Supporting Mental Health

We know that weight-related stigma is a risk factor for negative health outcomes.  Encouraging body acceptance and self-love is connected to better mental health and helps reduce the risk of depression and anxiety.

Supporting Physical Health

As described above, mental health and well-being are closely tied to physical health. Supporting body acceptance and mental health for everyone regardless of size or shape is critical for mental health improvement. Breaking down obesity stigma is an important step in making a positive step towards better health and well-being for individuals with a higher weight.

What Can You Do to Help End Body Weight Stigma?

As a society, we are still far from the end of weight stigma. Because weight stigma is a cultural construct, it’s impossible for one person to bring it to an end. Instead, individuals can take small actions that yield significant results over time. Here are a few steps you can take to help normalize a range of body shapes and sizes, in order to stop weight bias.

1. Avoid Stigmatizing Language and Behavior

To help break down negative attitudes and biases surrounding weight, it’s important to take note of the language that you use on a regular basis. An article published in Frontiers in Psychology explores the negative impact that language has on obesity in general. The article describes how the usage of certain language to describe and label larger people creates a divide between “them” and “us.” This division can lead the way to stigmatizing behavior. (6)

2. Avoid Photoshopping Your Pictures

It’s easy for all of us to get sucked into the whirlwind of social media. Platforms like Instagram, Facebook, and TikTok make it easy to pose for pictures, photoshop images, and make appearance seem perfect and unrealistic. It’s become commonplace for individuals to photoshop their waistlines and legs to appear thinner than they actually are. This trend in posting unrealistically perfect images has resulted in comparing oneself to fake images on social media. The result is low self-esteem, especially among adolescents. Posting photoshopped images to appear thinner also sends the message that being thinner is somehow better and more acceptable.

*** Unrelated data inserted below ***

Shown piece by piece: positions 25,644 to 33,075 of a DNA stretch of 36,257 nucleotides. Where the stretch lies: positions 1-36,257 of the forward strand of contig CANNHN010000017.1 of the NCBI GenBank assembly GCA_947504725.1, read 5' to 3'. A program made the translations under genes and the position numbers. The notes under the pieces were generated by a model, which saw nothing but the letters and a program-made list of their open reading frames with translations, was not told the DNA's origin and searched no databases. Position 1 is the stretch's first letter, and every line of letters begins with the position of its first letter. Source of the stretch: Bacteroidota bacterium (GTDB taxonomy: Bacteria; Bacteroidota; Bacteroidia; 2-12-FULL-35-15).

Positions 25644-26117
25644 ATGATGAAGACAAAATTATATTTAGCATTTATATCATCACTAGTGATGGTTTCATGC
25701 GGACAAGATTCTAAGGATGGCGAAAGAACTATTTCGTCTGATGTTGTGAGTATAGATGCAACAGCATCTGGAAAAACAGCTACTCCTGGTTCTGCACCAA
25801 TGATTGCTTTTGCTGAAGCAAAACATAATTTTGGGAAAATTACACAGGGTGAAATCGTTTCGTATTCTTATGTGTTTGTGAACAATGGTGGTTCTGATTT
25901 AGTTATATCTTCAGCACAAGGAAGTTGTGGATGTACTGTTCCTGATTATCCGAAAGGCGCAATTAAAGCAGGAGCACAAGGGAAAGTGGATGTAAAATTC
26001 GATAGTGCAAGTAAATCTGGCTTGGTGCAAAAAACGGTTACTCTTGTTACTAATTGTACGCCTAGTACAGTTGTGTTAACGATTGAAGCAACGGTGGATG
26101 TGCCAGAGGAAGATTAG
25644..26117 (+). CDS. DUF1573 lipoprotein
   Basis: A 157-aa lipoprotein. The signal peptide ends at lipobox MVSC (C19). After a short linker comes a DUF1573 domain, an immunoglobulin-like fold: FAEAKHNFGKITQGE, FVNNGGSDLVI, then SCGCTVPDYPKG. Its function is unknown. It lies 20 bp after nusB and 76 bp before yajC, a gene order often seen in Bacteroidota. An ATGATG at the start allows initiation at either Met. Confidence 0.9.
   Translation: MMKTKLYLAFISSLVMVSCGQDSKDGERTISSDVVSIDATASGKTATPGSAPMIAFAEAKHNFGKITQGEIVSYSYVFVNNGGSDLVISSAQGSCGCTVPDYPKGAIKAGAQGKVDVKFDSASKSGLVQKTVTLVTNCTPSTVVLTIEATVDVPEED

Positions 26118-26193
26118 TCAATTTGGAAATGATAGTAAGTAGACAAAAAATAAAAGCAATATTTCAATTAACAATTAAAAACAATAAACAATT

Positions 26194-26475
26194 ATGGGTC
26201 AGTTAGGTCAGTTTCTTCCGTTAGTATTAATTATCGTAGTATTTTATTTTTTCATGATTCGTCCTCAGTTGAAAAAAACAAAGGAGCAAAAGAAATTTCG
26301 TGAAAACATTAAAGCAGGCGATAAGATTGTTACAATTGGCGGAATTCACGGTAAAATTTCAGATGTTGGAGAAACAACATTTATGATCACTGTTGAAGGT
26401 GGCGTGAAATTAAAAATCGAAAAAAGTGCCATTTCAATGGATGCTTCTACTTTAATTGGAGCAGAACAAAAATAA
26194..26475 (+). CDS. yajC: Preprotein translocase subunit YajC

It is important to note that backlash has arisen in response to photoshopped images. Many people are recognizing the importance of normalizing real bodies, which vary considerably in both size and shape. One positive trend is posting “Instagram vs. reality” pictures, which underscore the fact that posts on Instagram often represent a perfectly posed and filtered highlight reel of a person’s life.

3. Emphasize People’s Attributes Aside from Looks

Society tends to be very visual. In media and entertainment, we are constantly presented with airbrushed images of perfect-looking people. As a natural result, we compare ourselves to unrealistic images.

We can counter the value placed on looks by consciously emphasizing other features. Moving emphasis away from a person’s looks and weight gain or weight loss is a helpful strategy for addressing weight stigma. Instead of complimenting a person’s body shape or weight, emphasize the person’s sharp intellect, kindness, humor, or character.

4. Correct and Educate

If you hear friends or family members making ignorant comments regarding weight and obesity, it’s important to kindly correct them. Share with them the connection between weight stigma and a person’s health and well-being. It’s crucial to play a part in shutting down negative stereotypes attached to people with larger bodies.

Things to Keep in Mind

If you’re concerned about your health and weight, it’s important to make an appointment with your healthcare provider. A registered dietitian is also an excellent resource for ensuring that you have healthy eating behaviors that support your specific needs.

Conclusion: Why Body Positivity and Ending Weight Stigma Are Good for Public Health

Weight stigma is a serious cause of discrimination and negative social experiences across the population. It is clear that stereotypes tied to larger body sizes are associated with negative health consequences. Slowly shifting the tide towards body positivity and breaking down weight stigma are keys to promoting improvements in public health.

What is weight stigma


(1) https://www.worldobesity.org/what-we-do/our-policy-priorities/weight-stigma

(2) https://bmcmedicine.biomedcentral.com/articles/10.1186/s12916-018-1116-5

(3) https://www.ncbi.nlm.nih.gov/pmc/articles/PMC4636946/

(4) https://journalofethics.ama-assn.org/article/weight-bias-health-care/2010-04

(5) https://www.ncbi.nlm.nih.gov/pmc/articles/PMC6103811/

(6) https://www.ncbi.nlm.nih.gov/pmc/articles/PMC5051141/